All Set for Australia’s Most Competitive Race in 2023

With just over a week to go before teams are launched from the start line of the 14th edition of the Rogue Raid, it’s time to take a look over the course and the competition that will be pushing for victory.  Over 150 competitors will converge in the Somerset region with teams from all along the east coast of Australia and as far away as New Zealand and Hong Kong.

This year’s Rogue has attracted an impressive field with 21 teams in the Adventure 1 (mixed teams of 4) category competing for points in the national ranking system, along with another 35 teams of pairs.  Most of Australia’s top teams will be racing, making the Rogue the most competitive adventure race on the Australian calendar this year.

A flotilla of adventure racers launch at Lake Wivenhoe.

Leading the charge and race favourites will be Victorian team Thought Sports.  The team took out the Australian national title last year for the second time and have won the two previous editions of the Rogue, earning them the number 1 race bib and marking them as the team to beat.  Often Thought Sports don’t start the race at the very front, but make a move in the overnight stages when the night navigation gets harder and the endurance effort kicks in.

Team Chipesti took an early lead at the Raid 100 in 2022.

Pushing Thought Sports hard will be two elite level teams in Chipesti and Avengers.  Neither of these teams are strangers to the top step of the podium.  Chipesti have followed on from some recent bad luck at longer format races such as XPD and the Raid100 to take a victory last year at the ARWS Oceania Champs which will see them head to the world champs in Africa later in 2023?  Travelling from north Queensland to compete, perhaps the shorter race format is better suited to them and they can take another upset victory at the Rogue 24 hour race.  The Avengers will be looking to take their revenge with a very strong line up at this year’s Rogue.  The team includes Dave Schloss who has won more Rogue Raids than any other athlete, including a victory the last time the race ran out of Somerset in 2017, and who will be very familiar with the race format.

Dave Schloss (right) with the Rogue Raid win at Lake Wivenhoe in 2017.

In addition to these three favourites, there are another two strong line ups that are more than capable of causing an upset with a visit to the podium. These include teams 3 Points of Contact and Wildflow Tiger.  Both teams are from south east Queensland and both sport former Rogue Raid winners in their line up and will be there to compete the course, not just complete the course.

Russell Stringer from team Wildflow Tiger on the way to a win in 2014.

Turning our attention to the teams of 2, the clear favourite would be team Astrolabe.  This team are fit and have a lot of local knowledge – I would expect to see them right up there in the top five overall.  One team of note that will be pushing Astrolabe are the Gold Coast team Marginal Gains who may leverage their kayaking prowess to success.  Team Pineapples are adventure racing newcomers, but have the ingredients in place for a solid result.  It would be remiss of me to not also mention team Mountain Designs Wild Women who are not only a clear favourite in the all women category but will mix it up with the best on the day.  Check out the full team list here.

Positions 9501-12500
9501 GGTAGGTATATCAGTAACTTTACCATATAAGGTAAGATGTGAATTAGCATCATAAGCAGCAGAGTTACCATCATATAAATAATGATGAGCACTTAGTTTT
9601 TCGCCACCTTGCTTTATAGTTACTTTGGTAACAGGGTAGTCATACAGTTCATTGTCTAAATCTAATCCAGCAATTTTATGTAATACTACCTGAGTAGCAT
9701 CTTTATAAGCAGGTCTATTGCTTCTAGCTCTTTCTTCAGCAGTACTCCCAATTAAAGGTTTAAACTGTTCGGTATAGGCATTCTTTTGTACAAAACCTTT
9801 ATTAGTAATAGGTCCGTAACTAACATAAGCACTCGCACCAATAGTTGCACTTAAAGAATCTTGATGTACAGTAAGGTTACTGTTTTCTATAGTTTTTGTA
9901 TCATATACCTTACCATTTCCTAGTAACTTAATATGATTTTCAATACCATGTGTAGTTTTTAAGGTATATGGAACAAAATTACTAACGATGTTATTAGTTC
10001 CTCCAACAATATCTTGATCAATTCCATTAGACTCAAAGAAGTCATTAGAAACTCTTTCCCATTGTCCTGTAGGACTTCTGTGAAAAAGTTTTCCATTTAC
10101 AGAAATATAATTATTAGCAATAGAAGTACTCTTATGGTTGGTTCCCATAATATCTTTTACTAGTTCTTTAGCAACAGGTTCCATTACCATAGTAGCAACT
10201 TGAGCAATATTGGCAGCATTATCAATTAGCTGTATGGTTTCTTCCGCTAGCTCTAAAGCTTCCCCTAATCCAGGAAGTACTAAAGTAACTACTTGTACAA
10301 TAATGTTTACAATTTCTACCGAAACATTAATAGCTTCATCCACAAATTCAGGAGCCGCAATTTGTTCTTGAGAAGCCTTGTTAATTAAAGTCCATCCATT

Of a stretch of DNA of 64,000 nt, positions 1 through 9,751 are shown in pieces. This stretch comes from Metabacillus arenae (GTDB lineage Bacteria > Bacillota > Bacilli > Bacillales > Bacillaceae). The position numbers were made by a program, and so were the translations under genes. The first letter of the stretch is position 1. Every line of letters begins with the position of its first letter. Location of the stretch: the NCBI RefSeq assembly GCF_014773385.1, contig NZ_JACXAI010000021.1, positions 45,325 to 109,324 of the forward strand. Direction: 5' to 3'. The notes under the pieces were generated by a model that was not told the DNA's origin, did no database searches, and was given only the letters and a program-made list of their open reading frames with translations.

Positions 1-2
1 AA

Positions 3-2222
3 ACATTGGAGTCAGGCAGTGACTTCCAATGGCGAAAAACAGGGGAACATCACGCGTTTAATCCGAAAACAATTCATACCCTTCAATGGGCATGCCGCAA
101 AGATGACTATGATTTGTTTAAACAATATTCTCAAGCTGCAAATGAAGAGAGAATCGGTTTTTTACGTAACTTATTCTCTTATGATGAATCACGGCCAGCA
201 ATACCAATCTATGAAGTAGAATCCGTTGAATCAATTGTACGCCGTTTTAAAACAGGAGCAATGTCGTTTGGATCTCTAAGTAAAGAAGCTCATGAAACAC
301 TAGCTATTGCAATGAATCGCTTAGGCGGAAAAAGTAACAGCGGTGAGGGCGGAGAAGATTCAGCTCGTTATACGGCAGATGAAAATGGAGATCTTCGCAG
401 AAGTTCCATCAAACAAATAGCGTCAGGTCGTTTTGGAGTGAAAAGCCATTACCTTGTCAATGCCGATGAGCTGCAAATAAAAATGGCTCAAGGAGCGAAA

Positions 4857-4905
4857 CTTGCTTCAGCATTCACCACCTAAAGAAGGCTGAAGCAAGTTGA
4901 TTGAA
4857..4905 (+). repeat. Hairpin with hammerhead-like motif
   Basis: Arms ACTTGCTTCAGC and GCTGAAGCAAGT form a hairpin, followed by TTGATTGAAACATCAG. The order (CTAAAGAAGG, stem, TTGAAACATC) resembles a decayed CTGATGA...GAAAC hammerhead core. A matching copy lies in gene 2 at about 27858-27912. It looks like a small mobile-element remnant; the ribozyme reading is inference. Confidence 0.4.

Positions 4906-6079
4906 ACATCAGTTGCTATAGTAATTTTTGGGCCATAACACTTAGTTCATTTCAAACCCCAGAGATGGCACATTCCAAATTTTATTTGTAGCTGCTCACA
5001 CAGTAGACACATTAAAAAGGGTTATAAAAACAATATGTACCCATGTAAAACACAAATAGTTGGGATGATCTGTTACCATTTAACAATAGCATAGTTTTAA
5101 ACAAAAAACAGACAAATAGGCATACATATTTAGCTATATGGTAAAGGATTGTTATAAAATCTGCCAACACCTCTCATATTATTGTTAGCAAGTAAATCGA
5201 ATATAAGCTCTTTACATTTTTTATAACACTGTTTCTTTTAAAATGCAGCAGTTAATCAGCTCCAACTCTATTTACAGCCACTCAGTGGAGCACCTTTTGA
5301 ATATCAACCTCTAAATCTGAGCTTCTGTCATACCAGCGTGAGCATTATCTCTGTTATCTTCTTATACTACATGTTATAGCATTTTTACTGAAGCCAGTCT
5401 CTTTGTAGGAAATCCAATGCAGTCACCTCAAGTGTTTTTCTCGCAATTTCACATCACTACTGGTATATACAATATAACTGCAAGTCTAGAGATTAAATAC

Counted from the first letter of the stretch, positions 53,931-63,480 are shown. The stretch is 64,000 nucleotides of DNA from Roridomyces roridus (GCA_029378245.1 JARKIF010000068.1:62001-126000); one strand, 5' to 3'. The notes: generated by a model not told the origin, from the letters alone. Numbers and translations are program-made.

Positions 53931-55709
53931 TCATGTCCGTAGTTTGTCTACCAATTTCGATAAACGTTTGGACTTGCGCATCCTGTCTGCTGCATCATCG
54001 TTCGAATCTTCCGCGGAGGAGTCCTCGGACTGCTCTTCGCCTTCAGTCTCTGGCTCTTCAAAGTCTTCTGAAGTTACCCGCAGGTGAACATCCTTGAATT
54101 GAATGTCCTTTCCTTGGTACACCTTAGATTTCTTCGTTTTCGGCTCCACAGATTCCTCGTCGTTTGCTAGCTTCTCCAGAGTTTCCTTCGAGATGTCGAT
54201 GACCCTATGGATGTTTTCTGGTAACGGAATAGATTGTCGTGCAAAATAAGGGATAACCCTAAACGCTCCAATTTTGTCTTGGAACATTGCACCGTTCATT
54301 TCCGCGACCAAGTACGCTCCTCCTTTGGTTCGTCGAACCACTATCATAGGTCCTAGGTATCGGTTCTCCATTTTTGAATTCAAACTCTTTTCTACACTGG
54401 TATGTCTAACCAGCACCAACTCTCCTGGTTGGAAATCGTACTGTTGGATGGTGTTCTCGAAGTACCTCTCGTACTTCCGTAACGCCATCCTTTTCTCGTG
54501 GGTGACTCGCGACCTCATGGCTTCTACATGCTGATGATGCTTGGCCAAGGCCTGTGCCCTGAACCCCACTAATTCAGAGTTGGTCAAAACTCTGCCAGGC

Team Marginal Gains demonstrate their paddle strength at the 2020 Rogue Raid

Turning our attention to the course itself, teams are set for a real challenge.  I’d rate this as one of the more physically tough editions of the race and probably one of the biggest Rogue 24 hour courses ever in terms of distance.  With upwards of 50km of trekking, 50km of kayaking, 159km of mountain biking and over 1km of swimming, this course is as big as a traditional 48 hour linear adventure race.  There are 54 check points up for grabs and I would expect an elite level team to take over 30 hours to collect them all, so the strategic decisions on what to go for will start from the very first stage for all teams.

Hopefully teams have spent some time on their bikes in preparation.  While there are short cut options available to cut out some stages, a team looking to attempt all 8 stages of the race (and every stage has some easy juicy points up for grabs), they will need to do a minimum of 103km of cycling with 1,610m of vertical gain. For those that fancy themselves as riders, the full 159km of riding comes with 3,500m of vert awaiting them.

Mountain biking will be a key discipline at the 2023 Rogue Raid

All the racing will kick off at 1:00pm on Saturday 29 April.  Teams will be carrying live trackers and you can follow all the action including race maps via our live website here:

We will have our professional photographer sharing images from the course during the day, with posts from field on the Rogue Adventure facebook page here:

Online commentary will be provide by AR Live Coverage over at:

The long range weather forecast is predicting dry weather with a top of around 23°C: basically perfect adventure racing conditions.  Teams will be provided a logistics matrix with a break down on the order of stages, their approximate length and the logistics on their gear boxes and paddle bags on Monday so that they can begin their preparations.  A big thank you to the Somerset Regional Council for their support of the event. Teams looking for last minute accommodation options should check our the link here. We look forward to seeing you on the start line soon.

Rogue Raid Race Director